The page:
Hi, Ruth! :)  You're right - you couldn't build one like this for a dog much bigger than Gracie (77 lbs) unless you were to build it where it was going to be permanently.  This one weighs about 150 lbs and barely fit through the front door!  I think that's probably why we couldn't find one available for purchase that's bigger than side table size (MidWest Medium).  I'm sure Apollo is perfectly comfy in the crate he has.
     
  18. You have chosen to ignore posts from dog-lady. Show dog-lady's posts

    Re: New Dog Owner- Does this sounds ok for a typical dog day?


    What Is Crating?

    A crate is a portable "kennel" that is just large enough to contain the dog it is intended for, made of either metal or plastic. "Crating" is the practice of using this kennel for training purposes, usually in housetraining and houseproofing a dog.

    Crating is a controversial topic. There are those who believe that crate training is indefensible and others who believe that it is a panacea. The reality is likely somewhere in between.

    What does the dog think?

    First, you must understand what the crate represents to the dog. Dogs are by nature den creatures -- and the crate, properly introduced, is its den. It is a safe haven where it does not need to worry about defending territory. It is its own private bedroom which it absolutely will not soil if it can help it. Judicious use of the crate can alleviate a number of problems, stop others from ever developing, and aid substantially in housetraining.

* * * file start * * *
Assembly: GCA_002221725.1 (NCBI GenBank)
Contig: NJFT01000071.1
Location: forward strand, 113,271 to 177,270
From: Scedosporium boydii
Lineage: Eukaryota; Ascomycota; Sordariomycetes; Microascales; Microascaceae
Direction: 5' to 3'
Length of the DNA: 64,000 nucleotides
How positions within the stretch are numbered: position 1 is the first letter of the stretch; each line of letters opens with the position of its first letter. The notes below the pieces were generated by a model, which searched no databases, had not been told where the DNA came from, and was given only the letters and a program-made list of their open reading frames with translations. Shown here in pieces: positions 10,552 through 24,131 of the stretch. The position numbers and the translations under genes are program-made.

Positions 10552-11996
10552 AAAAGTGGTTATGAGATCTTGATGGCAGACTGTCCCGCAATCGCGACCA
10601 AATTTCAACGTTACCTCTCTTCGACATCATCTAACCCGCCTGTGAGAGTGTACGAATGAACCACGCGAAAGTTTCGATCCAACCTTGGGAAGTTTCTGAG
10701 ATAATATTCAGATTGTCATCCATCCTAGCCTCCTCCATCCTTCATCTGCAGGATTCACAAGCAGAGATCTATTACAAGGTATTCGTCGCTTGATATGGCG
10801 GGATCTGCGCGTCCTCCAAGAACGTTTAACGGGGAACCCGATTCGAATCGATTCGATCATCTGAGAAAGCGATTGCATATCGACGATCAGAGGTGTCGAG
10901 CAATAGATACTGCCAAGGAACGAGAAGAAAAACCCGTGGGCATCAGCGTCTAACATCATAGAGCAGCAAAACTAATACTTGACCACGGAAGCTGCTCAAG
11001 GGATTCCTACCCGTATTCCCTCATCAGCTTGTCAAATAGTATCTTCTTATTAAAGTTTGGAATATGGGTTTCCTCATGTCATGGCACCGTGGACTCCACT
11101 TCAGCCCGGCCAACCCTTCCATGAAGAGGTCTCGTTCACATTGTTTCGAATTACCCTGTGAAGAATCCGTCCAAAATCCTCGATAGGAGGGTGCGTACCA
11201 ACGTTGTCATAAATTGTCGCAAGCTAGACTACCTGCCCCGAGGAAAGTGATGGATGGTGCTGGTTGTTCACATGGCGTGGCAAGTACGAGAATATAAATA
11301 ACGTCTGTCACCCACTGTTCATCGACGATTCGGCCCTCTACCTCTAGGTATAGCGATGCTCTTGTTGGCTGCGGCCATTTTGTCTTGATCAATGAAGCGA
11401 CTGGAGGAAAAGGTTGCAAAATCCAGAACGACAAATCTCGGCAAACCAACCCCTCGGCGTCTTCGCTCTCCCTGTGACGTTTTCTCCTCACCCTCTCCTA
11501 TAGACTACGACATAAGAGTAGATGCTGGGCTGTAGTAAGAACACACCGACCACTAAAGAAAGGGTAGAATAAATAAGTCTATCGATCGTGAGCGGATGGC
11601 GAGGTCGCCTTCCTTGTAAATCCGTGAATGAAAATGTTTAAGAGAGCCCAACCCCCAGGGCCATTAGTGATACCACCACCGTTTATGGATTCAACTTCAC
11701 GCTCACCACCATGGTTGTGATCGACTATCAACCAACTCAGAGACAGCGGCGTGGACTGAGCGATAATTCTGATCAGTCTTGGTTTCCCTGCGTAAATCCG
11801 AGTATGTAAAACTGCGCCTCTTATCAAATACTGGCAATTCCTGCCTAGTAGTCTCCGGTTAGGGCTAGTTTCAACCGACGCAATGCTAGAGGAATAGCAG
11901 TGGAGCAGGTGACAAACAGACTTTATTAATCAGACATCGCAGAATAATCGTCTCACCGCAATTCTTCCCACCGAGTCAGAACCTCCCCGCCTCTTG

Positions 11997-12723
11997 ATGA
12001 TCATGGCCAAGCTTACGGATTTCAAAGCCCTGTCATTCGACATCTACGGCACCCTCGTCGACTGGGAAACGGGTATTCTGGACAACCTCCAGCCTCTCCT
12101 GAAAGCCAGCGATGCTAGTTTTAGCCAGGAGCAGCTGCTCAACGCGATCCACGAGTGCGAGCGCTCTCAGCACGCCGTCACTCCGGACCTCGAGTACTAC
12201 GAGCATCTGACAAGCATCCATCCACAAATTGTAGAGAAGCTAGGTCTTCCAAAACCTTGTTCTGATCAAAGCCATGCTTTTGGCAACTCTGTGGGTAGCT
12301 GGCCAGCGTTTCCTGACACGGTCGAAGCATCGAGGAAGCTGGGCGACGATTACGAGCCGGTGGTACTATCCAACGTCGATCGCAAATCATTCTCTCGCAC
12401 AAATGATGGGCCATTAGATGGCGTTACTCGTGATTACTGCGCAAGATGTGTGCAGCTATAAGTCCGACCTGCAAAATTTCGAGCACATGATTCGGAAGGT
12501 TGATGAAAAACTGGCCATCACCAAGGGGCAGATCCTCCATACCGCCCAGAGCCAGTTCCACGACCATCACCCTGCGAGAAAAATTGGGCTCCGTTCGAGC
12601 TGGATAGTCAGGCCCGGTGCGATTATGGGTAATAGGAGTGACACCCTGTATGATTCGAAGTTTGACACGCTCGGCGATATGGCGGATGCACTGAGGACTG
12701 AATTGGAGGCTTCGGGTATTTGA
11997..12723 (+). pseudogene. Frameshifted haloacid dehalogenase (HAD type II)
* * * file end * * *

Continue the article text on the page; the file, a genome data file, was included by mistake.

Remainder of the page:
Where is the crate? It should be around other people. Ideally, set it up in the bedroom near you. Have the dog sleep in it at night. Dogs are social and like to be around their people. Don't force it into the crate. Feed your dog in the crate.

    Can they be abused?

    Certainly. Anything intended for a dog can be abused. That doesn't make it wrong; it does mean you need to know what you are doing. Things to remember:
    • The crate must be large enough for the dog to stand and turn around.
    • A puppy should not be left in for more than 3 or 4 hours at a time.
    • An adult dog should not spend more than about 8 hours a day in one.
    • No dog should be forced to remain in a soiled crate. You must rearrange time spent in the crate to avoid this happening in the first place.
    • Not all dogs require constant crating; most can be slowly weaned off once they get older and you can trust them more in the house,
    • Properly introduce dogs, especially older dogs, to the crate. Most dogs like their crates, but not all do so immediately.
    • Even when you are no longer using the crate regularly, leave it available for napping. A crate trained dog is always more easily handled: in the car, at the vets, when travelling, etc.

    Prices and recommendations